MouseSavers.com reader Mary C from Pennsylvania has this tip about Extra Magic Hours: “The evening extra magic hours are great, but … heavily publicized for resort guests, so EVERYONE takes advantage of it. After our second night of 30-50 minute lines at midnight, and kids in strollers still in the park and awake, we wondered which park was opening early the next day. Giving up our plan of sleeping until noon, we left for Disney’s Hollywood Studios at 7:15 am. By 11:00 am we had ridden everything and were ready to come back and go swimming. Same luck next morning at Animal Kingdom. Rode Expedition Everest three times by 9:30 AM! Extra magic evening hours probably work at non-peak times, but for anyone planning to go at peak season, we recommend the morning extra magic hours. All those folks doing the parks til 1:00 am can’t get up the next day at 7:00!”
Will you be visiting Walt Disney World with a child who is too short to ride some of the attractions you’d like to experience? You can still ride as long as you have two adults present, by taking advantage of the Child Swap, which is available on most height-restricted rides. When you enter the queue area, tell the Cast Member you’d like to do Child Swap. This allows the first adult to ride while the second adult stays with the child. Then the second adult can ride — without waiting in line again — while the first adult stays with the child. If you are using FASTPASS, the system works the same way, except that you get in the FASTPASS line.
If you don’t mind possibly sitting separate from the rest of your party, use the Single Rider line, which is available at Test Track, Expedition Everest and Rock N Rollercoaster. The Cast Members loading ride vehicles draw from the Single Rider line to fill in empty seats, so this line often moves much faster than the regular line.
“Always use the Single Rider line for Test Track. 75% of the time my wife and I end up in the same vehicle, just not next to each other. The ride sits 3 across, so a lot of times, they will need 2 people: one in the front seat, one in the back. I’ve walked on line and been on the ride in 10 minutes, while the standby line is well over 1 hour.” - Kevin P from Bayport, NY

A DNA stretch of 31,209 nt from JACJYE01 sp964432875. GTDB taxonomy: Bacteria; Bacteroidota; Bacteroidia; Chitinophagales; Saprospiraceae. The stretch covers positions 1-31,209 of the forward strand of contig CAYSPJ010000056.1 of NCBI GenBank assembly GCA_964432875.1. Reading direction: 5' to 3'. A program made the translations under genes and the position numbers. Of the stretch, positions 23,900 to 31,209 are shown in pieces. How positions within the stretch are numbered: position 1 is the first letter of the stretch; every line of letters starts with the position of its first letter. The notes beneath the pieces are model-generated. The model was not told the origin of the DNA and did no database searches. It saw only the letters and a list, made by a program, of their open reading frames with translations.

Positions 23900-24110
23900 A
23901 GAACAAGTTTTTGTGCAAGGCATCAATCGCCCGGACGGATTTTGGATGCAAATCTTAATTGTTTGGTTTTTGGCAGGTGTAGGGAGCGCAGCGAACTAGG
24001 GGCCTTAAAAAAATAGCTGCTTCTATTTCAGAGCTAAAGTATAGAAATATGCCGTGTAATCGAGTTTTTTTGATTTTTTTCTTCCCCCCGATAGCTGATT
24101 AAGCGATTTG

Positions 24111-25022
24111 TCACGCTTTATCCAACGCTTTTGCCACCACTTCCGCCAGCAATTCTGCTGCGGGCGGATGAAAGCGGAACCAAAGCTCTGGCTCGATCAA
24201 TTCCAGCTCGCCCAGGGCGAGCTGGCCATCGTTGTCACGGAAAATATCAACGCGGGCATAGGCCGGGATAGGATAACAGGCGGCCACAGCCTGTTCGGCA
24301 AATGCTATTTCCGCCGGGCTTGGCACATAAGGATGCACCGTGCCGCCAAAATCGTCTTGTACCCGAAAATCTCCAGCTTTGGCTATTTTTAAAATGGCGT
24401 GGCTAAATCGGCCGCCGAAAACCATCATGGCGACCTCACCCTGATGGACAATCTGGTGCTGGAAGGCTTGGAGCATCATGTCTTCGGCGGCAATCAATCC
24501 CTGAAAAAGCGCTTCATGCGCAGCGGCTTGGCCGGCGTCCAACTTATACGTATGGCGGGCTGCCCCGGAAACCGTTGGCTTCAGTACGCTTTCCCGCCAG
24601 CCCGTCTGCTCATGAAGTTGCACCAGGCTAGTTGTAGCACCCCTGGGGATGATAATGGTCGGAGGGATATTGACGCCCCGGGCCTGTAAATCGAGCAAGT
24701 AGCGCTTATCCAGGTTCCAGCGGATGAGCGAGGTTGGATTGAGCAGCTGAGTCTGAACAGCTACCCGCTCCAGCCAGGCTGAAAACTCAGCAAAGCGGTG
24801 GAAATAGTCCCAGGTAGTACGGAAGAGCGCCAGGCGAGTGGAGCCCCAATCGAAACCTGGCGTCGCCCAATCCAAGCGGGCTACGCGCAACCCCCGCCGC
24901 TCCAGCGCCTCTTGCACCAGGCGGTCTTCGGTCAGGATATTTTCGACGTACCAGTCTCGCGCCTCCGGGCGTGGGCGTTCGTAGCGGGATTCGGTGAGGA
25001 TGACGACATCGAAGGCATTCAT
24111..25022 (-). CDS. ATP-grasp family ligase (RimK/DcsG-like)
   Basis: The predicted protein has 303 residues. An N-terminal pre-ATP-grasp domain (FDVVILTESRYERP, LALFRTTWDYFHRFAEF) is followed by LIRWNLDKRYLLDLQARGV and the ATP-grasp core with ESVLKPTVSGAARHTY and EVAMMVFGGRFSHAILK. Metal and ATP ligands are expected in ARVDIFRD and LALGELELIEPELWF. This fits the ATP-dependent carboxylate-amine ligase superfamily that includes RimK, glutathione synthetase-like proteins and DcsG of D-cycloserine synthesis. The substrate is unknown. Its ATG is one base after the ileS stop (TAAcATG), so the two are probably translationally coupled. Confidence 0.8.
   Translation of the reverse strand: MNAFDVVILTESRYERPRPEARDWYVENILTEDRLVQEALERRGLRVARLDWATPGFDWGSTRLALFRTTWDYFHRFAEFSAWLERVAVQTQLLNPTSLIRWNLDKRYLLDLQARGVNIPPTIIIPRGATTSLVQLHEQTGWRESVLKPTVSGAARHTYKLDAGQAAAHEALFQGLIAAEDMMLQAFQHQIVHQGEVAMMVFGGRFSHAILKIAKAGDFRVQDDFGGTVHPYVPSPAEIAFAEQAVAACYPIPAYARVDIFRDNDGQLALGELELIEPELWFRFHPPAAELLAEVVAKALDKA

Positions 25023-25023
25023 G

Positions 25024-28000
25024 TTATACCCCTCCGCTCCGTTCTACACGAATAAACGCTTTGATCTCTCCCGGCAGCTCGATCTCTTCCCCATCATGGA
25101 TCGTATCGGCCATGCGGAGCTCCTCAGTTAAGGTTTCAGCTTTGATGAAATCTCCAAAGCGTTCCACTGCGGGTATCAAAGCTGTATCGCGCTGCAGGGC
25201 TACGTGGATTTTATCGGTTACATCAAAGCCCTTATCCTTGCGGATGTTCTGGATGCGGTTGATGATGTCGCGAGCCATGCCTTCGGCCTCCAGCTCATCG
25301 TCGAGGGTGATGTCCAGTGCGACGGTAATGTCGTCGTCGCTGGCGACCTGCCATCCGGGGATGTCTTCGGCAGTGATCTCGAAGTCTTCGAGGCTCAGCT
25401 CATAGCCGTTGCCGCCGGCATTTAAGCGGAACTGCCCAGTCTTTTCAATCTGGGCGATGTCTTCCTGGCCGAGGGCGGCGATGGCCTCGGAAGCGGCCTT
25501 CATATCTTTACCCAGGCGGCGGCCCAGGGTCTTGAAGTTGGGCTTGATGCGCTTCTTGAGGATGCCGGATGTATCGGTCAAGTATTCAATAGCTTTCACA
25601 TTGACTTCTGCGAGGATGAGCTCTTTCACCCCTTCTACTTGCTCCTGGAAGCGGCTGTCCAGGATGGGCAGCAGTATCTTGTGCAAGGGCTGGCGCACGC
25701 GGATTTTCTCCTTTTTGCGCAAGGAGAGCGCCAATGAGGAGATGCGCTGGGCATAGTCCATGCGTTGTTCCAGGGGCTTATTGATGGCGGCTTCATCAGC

Those with special needs (mobility, visual, hearing or cognitive disabilities) can get a special pass, which is called a Guest Assistance Card, from Guest Services when you arrive. Different passes are offered to people with different needs, and depending on the type of pass, may allow you easier access to the various attractions. For more great info for those with disabilities who are planning a trip to Disney World, I recommend Teri’s Disney Travelers’ Disability FAQ.
Augie from Long Island, NY offers these great hints for those who don’t mind a little extra walking to save a lot of time:
- Going to Disney’s Hollywood Studios from the Boardwalk? Or vice versa? Walking always beats the boats!
- When leaving Magic Kingdom and taking the bus back to Boardwalk, you can get on the Swan/Dolphin bus instead. It is usually a shorter or no wait, and not as crowded, and is a short walk to the Boardwalk. Get off at the Swan stop for the shortest walk. This also avoids the stops at the Beach and Yacht Club.
- Rather than wait in the Magic Kingdom bus line, get on the bus to the Contemporary. It’s a short walk to Magic Kingdom from the stop.
- [Note from Mary: Another good one to remember is that from many parts of the Polynesian, it's an extremely short walk to the Ticket & Transportation Center (TTC), and it can be much faster to walk than to wait for the monorail. From the TTC you can connect to pretty much any location in Walt Disney World.]
- [Another note from Mary: If you are staying at the Boardwalk, Beach Club or Yacht Club, it is usually a lot faster to walk to the International Gateway at Epcot rather than taking the boat. It's a very pleasant walk along the Boardwalk.]
“If you want to go to Epcot — or just the Ticket and Transportation Center (TTC) — at the close of the Magic Kingdom, but you want to avoid the crazy rush at the monorail to the TTC, take the monorail labelled ‘Magic Kingdom Resorts’ instead. It’s a lot less crowded and will take you to the TTC, too! In the meantime, you’ll get a nice look at the Magic Kingdom Resorts. There are not as many monorails running on the Magic Kingdom Resorts line, but it still seems to be the quicker way to go–with a lot less pushing & shoving.” - Elizabeth H from Northumberland, PA
“Taking a bus from your Disney resort to the Magic Kingdom can dramatically reduce the time required to get there. The buses drive AROUND the Seven Seas Lagoon and drop you at the gate to the park. [Note from Mary: If you arrive by car or by the Epcot monorail, you must take a ferry from the Ticket and Transportation Center to the Magic Kingdom, which takes extra time.] The ferry trip is charming and part of the anticipation building element of getting to the Magic Kingdom, but there are times when you just want to get there as quickly as possible, and avoid another round of queuing and waiting. This is obviously most effective at non-peak traveling times of the day, when the buses are not full and stopping at every stop (e.g., leaving for, and returning from lunch at the hotel). This is also most effective at busier times of the year if you’re forced to travel then.” - Jeff D from Toms River, NJ